Purchase this article with an account.
Frederick R. Blodi, Steven F. Stasheff, Stewart Thompson, Malini Shankar, Robert F. Mullins, Michael P. Andrews, Edwin M. Stone; More Numerous Photosensitive Ganglion Cells In A Macular Degeneration. Invest. Ophthalmol. Vis. Sci. 2012;53(14):4338.
Download citation file:
© ARVO (1962-2015); The Authors (2016-present)
We sought to determine the origin of increased behavioral sensitivity to light in a mouse model of the inherited early-onset macular degenerative disease malattia leventinese (Efemp1R345W) . We previously found that this mutation caused an unexpected increase in sensitivity to light for a behavior (negative masking) mediated by intrinsically photosensitive retinal ganglion cells (ipRGCs) . Next, we determined that Efemp1 localizes to the retinal ganglion cell layer, and hypothesized that mutant Efemp1 was altering the light responsiveness of retinal ganglion cells. We now report an increased number of ipRGC-like responses in Efemp1R345W mice.
We used in vitro multielectrode recording to monitor retinal ganglion cell activity in wild type (wt) and Efemp1R345W mice. Action potentials were recorded as full field broadband light flashes were presented (peak irradiance 1016-1018 photons/cm2·s at 548 nm, duration 2-25 sec) to retinas perfused with control Ringer’s solution and one designed to pharmacologically prevent all synaptic transmission, thus revealing those cells with intrinsic photosensitivity.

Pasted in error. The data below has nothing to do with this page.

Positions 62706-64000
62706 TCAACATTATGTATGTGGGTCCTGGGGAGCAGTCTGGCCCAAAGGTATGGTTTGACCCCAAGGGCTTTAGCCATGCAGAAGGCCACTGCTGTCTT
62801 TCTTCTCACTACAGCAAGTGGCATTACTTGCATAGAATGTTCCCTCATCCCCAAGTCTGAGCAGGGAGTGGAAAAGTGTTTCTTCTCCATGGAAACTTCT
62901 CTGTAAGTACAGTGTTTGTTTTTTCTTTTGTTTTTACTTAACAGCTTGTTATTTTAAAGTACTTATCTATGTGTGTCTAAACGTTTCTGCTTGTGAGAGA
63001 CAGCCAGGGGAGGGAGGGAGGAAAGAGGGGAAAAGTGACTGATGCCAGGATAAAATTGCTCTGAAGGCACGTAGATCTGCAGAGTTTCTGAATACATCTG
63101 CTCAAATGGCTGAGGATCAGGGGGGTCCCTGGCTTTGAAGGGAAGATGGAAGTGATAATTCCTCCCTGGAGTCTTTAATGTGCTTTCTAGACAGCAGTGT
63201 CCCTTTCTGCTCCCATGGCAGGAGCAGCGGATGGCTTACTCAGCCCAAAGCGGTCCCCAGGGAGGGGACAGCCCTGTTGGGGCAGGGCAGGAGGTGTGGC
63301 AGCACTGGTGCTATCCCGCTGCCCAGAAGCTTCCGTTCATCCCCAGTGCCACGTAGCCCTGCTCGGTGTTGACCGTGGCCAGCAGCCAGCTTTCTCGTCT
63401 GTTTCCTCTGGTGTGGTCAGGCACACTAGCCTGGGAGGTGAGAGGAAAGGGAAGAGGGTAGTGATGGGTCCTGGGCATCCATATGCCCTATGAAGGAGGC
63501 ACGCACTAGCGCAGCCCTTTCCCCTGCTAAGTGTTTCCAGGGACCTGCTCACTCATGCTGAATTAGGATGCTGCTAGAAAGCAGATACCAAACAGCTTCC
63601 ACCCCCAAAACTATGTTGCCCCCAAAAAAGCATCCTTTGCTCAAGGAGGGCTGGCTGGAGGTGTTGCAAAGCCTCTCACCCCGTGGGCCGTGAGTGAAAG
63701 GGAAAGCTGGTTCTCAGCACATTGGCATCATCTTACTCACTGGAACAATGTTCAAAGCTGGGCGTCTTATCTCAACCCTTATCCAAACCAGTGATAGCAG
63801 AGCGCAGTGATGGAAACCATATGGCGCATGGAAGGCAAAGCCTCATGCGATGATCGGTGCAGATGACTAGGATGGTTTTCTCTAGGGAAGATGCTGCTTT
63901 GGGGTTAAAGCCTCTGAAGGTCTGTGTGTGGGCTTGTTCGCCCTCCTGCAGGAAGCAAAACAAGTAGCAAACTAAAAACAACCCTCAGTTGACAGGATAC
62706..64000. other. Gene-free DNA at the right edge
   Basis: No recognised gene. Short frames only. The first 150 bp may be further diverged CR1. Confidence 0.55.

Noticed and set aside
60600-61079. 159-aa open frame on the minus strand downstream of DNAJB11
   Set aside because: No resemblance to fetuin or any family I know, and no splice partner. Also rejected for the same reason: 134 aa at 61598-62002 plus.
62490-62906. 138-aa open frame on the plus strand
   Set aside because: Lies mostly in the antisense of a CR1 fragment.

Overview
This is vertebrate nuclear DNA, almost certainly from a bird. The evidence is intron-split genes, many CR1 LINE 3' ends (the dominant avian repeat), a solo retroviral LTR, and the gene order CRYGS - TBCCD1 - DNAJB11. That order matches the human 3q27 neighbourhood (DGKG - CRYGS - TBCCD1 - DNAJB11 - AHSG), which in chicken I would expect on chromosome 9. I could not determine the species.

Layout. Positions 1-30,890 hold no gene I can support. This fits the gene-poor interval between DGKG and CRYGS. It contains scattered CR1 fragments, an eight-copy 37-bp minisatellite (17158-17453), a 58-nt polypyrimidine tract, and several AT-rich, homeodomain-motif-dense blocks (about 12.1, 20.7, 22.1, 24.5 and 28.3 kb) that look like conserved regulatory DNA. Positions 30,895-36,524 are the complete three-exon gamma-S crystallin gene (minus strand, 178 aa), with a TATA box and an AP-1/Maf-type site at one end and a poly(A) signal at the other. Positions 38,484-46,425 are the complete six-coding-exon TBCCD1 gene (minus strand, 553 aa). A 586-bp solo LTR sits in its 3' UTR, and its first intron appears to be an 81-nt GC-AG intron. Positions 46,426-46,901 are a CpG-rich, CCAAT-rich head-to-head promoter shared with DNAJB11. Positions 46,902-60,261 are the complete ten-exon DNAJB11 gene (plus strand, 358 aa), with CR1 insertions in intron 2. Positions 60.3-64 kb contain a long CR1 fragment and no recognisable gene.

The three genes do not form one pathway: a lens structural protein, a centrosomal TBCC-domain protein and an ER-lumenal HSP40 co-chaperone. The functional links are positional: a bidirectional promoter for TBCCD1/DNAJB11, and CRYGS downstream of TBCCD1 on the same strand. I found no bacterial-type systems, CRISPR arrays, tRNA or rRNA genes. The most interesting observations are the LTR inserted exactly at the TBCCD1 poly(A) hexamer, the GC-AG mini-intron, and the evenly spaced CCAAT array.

In wt retinas under pharmacologic blockade of synaptic transmission, typically 3-4 ganglion cells per retina were detected that had responses characteristic of ipRGCs (relatively long latency and duration). In contrast, 15-25 such cells were recorded in retinas from Efemp1R345W mice.
Our recordings indicate that Efemp1R345W mutations can lead to an increase in the number of ganglion cells that exhibit intrinsic responses to light. This might be due to an overall greater number of melanopsin-containing ipRGCs in mutant retinas relative to wt. Alternatively, there may be increased signal propagation from ipRGCs to other classes of ganglion cells not normally directly responsive to light. In either case, this identifies a novel function for Efemp1 in the retina.1. Roybal, C.N., et al., Aberrant accumulation of fibulin-3 in the endoplasmic reticulum leads to activation of the unfolded protein response and VEGF expression. Investigative ophthalmology & visual science, 2005. 46(11): p. 3973-9.2. Thompson, S., et al., Selective Disruption of Non-Visual Responses to Light in a Mouse Model of Malattia Leventinese. Invest. Ophthalmol. Vis. Sci., 2009. 50(5): p. 2561.
This PDF is available to Subscribers Only